NEW DELHI: Canada’s Prime Minister Justin Trudeau notched up another signal honour as a liberal humanist by pledging to make a full apology in the House of Commons for a century-old slight against Indians, mainly Sikhs.
In 1914, the Canadian government turned away 376 immigrants from Punjab who had sailed from India on board the ship Komagata Maru, after quarantining the vessel off the port of Vancouver. Following a two month long stand-off during which the Canadians refused to allow passengers to disembark, the ship was escorted out by gunships — one of them ironically called HMCS Rainbow — and sent back to Calcutta, where clashes with British soldiers killed 19 and ended in prison sentence to others.
“The passengers of the Komagata Maru like millions of immigrants to Canada since were seeking refuge and better lives for their families. With so much to contribute to their new home, they chose Canada and we failed them utterly. As a nation, we should never forget the prejudice suffered by the Sikh community at the hands of the Canadian government of the day. We should not and we will not,” Trudeau said at an event to celebrate Baisakhi in Ottawa. “That is why next month, on May 18, I will stand in the House of Commons and offer a full apology for the Komagata Maru incident,” he added.
The Canadian premier, already a darling of the liberal constituency across the world, has particularly endeared himself to Sikhs in Canada even before he inducted four of them in his cabinet (and jokingly boasted he had more Sikhs in his government than Narendra Modi). The apology pledge on Monday, made at a prayer meeting where he wore a saffron headscarf, was preceded by a widely-distributed video greeting to Sikhs on the occasion of Baisakhi, ending with him greeting them with “Wahe Guruji da Khalsa Wahe Guruji da Fateh”, the traditional Sikh invocation.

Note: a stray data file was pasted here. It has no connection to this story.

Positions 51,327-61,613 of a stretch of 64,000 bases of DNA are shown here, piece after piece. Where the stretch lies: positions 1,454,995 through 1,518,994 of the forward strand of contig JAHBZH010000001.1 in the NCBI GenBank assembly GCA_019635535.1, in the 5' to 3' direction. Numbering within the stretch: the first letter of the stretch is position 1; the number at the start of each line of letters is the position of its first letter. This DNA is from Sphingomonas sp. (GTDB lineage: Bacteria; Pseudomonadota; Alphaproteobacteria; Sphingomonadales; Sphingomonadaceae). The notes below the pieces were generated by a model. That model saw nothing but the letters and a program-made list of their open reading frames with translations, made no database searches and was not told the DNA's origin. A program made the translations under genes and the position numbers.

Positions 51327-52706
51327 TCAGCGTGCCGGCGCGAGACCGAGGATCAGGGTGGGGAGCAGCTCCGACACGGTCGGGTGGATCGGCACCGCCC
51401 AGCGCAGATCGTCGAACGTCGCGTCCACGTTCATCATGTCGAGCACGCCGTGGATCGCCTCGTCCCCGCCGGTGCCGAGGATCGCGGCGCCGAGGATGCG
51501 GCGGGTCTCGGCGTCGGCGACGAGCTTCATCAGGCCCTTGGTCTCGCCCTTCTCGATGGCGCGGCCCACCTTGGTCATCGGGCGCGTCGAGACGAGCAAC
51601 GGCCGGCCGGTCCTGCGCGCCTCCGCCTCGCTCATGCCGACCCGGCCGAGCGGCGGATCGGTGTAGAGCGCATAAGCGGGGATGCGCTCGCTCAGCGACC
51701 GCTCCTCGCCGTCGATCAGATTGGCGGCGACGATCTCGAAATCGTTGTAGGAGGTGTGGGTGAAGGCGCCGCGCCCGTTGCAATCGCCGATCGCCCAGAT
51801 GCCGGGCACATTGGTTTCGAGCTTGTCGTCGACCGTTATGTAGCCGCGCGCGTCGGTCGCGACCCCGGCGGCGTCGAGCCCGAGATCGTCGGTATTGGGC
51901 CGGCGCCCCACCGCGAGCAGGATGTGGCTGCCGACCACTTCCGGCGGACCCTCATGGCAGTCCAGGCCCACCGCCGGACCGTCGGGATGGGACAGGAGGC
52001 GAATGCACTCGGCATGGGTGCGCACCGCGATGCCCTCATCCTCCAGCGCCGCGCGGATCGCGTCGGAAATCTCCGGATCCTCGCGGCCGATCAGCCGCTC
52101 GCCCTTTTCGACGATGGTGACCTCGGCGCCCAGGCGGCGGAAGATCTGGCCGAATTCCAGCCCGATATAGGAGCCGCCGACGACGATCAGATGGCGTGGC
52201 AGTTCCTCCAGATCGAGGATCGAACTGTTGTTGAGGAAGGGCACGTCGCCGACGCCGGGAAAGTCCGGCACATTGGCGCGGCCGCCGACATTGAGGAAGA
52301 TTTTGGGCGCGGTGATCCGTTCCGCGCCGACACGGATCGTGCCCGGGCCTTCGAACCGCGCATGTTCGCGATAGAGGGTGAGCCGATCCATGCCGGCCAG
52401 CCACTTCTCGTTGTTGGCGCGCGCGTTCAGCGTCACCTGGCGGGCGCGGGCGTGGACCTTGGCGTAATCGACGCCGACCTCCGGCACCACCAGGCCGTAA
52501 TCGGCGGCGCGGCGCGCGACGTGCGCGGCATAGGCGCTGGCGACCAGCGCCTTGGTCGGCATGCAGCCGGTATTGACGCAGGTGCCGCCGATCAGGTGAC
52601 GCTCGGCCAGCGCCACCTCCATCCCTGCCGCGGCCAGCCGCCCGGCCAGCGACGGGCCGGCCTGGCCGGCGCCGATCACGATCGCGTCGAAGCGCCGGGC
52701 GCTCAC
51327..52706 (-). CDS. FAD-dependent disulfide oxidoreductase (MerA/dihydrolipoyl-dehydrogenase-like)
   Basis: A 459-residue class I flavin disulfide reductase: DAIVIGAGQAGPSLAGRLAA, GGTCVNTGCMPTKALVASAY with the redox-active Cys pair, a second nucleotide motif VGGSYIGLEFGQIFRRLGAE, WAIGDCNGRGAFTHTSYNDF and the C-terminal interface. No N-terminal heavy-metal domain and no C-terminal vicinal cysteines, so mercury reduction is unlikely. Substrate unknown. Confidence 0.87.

Even before he was elected, the Sikh community was electrified by another video that showed him dancing the bhangra, and his actions since he was elected have enthralled the community so much that some have dubbed him “Justin Singh Trudeau.”
On Monday, Trudeau stepped it up several notches saying “an apology made in the House of Commons will not erase the pain and suffering of those who lives through that shameful experience, but an apology is not only the appropriate action to take, it’s the right action to take and the House is the appropriate place for it to happen.”
It was in the House of Commons that the laws that prevented the passengers from disembarking were first passed and so it’s fitting that the government should apologize there on behalf of all Canadians, he added, referring obliquely to an unmet Sikh demand for an apology in the legislature after then Canadian Prime Minister Stephen Harper had expressed regret outside the house in 2008.
Trudeau reminded the gathering that April is a special month not only for Sikhs but for all Canadians, since it marks the anniversary of the adoption of the charter of rights and freedoms which ensures that no Canadian needs to make the choice between their religion and activities in their day-to-day lives. The charter ensures that the five sacred Ks of the Sikhs are protected, he said, adding that as Canadian Sikhs gather with their loved ones to mark the creation of the Khalsa, it’s a chance to reflect on shared values and celebrate the successes of the past year.
The immense grace Trudeau has shown since coming to office has won him admirers across the world, including on social media. “I’m honored that 2 million people around the world have now ‘liked’ my Facebook page. Thank you to all 2 million of you!” he posted on Facebook on Monday.